Miami ICE agent arrested on extortion and bribe-taking charges
12/21/2013 2:00 PM
12/21/2013 10:14 PM
Federal investigators arrested one of their own — a special agent of Immigration and Customs Enforcement (ICE) — on charges of extortion and bribe-taking.
Special Agent Juan Felipe Martínez appeared before a federal magistrate in Miami on Friday to face charges that he led an effort to extort money from a private Colombian company, in exchange for not placing its name on a federal list of persons and businesses linked to drug trafficking and terrorism, according to the indictment.
Martínez, an agent of the former U.S. Customs service and a former Miami police officer, is the latest ICE member to be arrested and indicted in a South Florida federal court, according to CBS4, which first reported on the case.
In 2012, a federal judge sentenced a former head of ICE in Miami, Anthony Mangione, to 70 months in prison after he pleaded guilty to child pornography charges.
In a statement issued Friday night, the Miami office of ICE said it could not comment on the case because it is still under investigation.
“ICE takes accusations of misconduct very seriously,” the statement said. “As the matter is currently under investigation, it would be inappropriate to comment on this specific case. As public servants working for a law enforcement agency, every employee at ICE is held to the highest standard of professional and ethical conduct.”
Silvia B. Piñera-Vázquez, Martínez's attorney, could not be reached for comment Friday, but she earlier told CBS4 that her client is not guilty and that he would demonstrate his innocence during the trial.
“We disagree with the government 100 percent. Agent Martínez has been a law enforcement agent for over 20 years. He has dutifully served his country. He denies every single paragraph of that indictment and is looking forward to a trial where his innocence will be proven,” the attorney told CBS4.
The indictment presented in federal court on Thursday does not say which federal agency investigated the case but CBS4 says the investigation was conducted by the Drug Enforcement Administration, which did not comment.
According to the grand jury indictment, Martínez and several unidentified accomplices in 2010 contacted officials of a commercial and residential construction firm in the city of Pereira, about 200 miles west of Bogotá. The group informed the Colombian officials — falsely — that the company was under investigation and that the U.S. Treasury Department was about to add the company to the list known as Specially Designated Nationals (SDN).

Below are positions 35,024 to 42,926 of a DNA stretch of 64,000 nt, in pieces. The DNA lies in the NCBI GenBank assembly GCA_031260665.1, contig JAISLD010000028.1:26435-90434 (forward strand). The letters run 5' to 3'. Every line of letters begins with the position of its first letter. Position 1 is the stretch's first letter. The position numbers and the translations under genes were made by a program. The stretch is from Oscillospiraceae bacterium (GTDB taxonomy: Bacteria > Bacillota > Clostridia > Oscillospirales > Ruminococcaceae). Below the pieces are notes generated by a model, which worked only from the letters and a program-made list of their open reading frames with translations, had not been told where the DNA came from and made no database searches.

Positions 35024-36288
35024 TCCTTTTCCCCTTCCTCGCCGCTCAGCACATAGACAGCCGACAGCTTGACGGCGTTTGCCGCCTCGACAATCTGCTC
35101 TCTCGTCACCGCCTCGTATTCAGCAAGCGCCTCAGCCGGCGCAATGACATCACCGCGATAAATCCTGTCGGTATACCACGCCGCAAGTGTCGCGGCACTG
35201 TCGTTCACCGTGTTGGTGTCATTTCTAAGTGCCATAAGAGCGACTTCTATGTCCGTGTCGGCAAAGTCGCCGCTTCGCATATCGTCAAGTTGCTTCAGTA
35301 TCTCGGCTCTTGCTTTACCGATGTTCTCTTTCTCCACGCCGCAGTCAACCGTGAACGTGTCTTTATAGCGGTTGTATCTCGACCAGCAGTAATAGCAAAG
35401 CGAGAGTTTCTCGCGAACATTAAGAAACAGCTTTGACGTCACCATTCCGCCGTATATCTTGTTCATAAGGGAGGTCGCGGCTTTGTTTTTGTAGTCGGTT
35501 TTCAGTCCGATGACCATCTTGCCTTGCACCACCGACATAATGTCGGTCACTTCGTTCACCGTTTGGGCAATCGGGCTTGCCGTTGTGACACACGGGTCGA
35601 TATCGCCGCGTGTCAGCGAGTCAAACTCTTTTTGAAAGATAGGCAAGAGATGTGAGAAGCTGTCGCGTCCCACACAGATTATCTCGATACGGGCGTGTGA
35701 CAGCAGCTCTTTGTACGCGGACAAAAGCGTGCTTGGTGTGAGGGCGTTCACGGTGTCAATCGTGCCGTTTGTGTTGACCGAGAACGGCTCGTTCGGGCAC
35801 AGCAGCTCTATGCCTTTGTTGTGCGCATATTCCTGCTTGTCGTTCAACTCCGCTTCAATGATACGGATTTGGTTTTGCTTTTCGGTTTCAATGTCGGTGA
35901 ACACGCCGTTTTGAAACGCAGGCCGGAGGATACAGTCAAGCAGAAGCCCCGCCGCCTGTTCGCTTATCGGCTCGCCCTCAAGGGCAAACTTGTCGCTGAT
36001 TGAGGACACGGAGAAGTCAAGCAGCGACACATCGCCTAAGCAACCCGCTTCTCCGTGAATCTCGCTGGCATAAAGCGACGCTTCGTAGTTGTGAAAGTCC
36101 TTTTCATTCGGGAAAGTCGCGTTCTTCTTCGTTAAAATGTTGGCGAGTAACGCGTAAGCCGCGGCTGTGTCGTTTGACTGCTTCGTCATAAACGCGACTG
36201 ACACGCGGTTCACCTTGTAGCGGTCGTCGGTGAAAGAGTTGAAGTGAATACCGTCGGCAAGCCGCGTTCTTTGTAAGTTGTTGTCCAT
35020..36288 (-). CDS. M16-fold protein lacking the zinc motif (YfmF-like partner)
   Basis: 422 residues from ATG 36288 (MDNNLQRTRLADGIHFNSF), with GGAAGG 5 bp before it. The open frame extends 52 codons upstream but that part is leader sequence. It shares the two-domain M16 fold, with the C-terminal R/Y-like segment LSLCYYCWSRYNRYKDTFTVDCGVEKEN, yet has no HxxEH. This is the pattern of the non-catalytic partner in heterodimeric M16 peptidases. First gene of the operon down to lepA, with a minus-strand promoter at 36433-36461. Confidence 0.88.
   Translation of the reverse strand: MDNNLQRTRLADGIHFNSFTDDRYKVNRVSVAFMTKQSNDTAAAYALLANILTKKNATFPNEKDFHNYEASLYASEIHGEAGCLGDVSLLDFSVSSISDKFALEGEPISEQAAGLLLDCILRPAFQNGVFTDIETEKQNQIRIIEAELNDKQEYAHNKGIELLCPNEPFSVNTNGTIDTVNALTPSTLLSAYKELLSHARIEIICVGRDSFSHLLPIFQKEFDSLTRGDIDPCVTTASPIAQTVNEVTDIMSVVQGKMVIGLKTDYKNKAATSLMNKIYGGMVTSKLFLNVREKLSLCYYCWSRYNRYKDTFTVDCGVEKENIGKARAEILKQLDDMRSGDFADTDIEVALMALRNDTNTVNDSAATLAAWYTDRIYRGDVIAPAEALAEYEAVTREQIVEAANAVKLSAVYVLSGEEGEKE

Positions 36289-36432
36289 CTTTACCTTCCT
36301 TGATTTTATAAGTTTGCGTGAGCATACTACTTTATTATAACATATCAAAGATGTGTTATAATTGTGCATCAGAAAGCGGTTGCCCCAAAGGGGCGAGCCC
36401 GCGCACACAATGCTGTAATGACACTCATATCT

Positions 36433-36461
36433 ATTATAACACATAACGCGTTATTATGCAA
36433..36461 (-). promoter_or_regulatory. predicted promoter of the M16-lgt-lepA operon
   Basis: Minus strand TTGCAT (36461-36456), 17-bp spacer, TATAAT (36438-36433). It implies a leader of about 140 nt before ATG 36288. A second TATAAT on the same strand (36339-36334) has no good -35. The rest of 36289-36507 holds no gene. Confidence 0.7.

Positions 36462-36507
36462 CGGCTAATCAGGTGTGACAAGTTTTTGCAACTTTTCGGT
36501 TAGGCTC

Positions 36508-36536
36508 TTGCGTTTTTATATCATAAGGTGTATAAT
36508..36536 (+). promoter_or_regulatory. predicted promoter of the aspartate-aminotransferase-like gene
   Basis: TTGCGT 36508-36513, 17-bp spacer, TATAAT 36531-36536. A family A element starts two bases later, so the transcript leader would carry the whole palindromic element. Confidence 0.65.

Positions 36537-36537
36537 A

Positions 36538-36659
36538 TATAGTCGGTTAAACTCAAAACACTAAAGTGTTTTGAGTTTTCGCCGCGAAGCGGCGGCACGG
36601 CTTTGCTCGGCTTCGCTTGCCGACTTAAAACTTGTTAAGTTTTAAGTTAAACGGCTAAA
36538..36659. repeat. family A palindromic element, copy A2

The list, managed by the Office of Foreign Assets Control (OFAC), is used by the Treasury Department to freeze bank accounts of designated persons or businesses if they are suspected of illegal dealings. The individuals on the list also can have their visas or other immigration documents revoked.
In exchange for keeping the company and its executives off the SDN list, Martínez and his associates received payments totaling about $150,000, according to the indictment.
According to CBS4, the federal agents came across Martínez while investigating the company in 2011. Investigators followed an accomplice carrying $110,000 in cash and saw him deliver it to Martínez in Bayside, in downtown Miami.
CBS4 also said that Martínez and his associates may have received $2 million from their victims in cash, airplane tickets, liquor and other unspecified goods. The indictment says that Martínez also received a rifle with a scope.
“After payment by the company [...] Martinez and members of the conspiracy delivered to the company and the company individuals documents indicating that they were no longer the targets of an investigation,” the indictment says.
The indictment, which is accessible in the federal court's electronic archives, contains a total of 12 counts of extortion and bribe-taking. If found guilty, Martínez could be sentenced to more than 20 years in prison.
Martínez could be released on a $250,000 bond if he can prove at a hearing Monday that the money comes from legitimate sources, according to CBS4.
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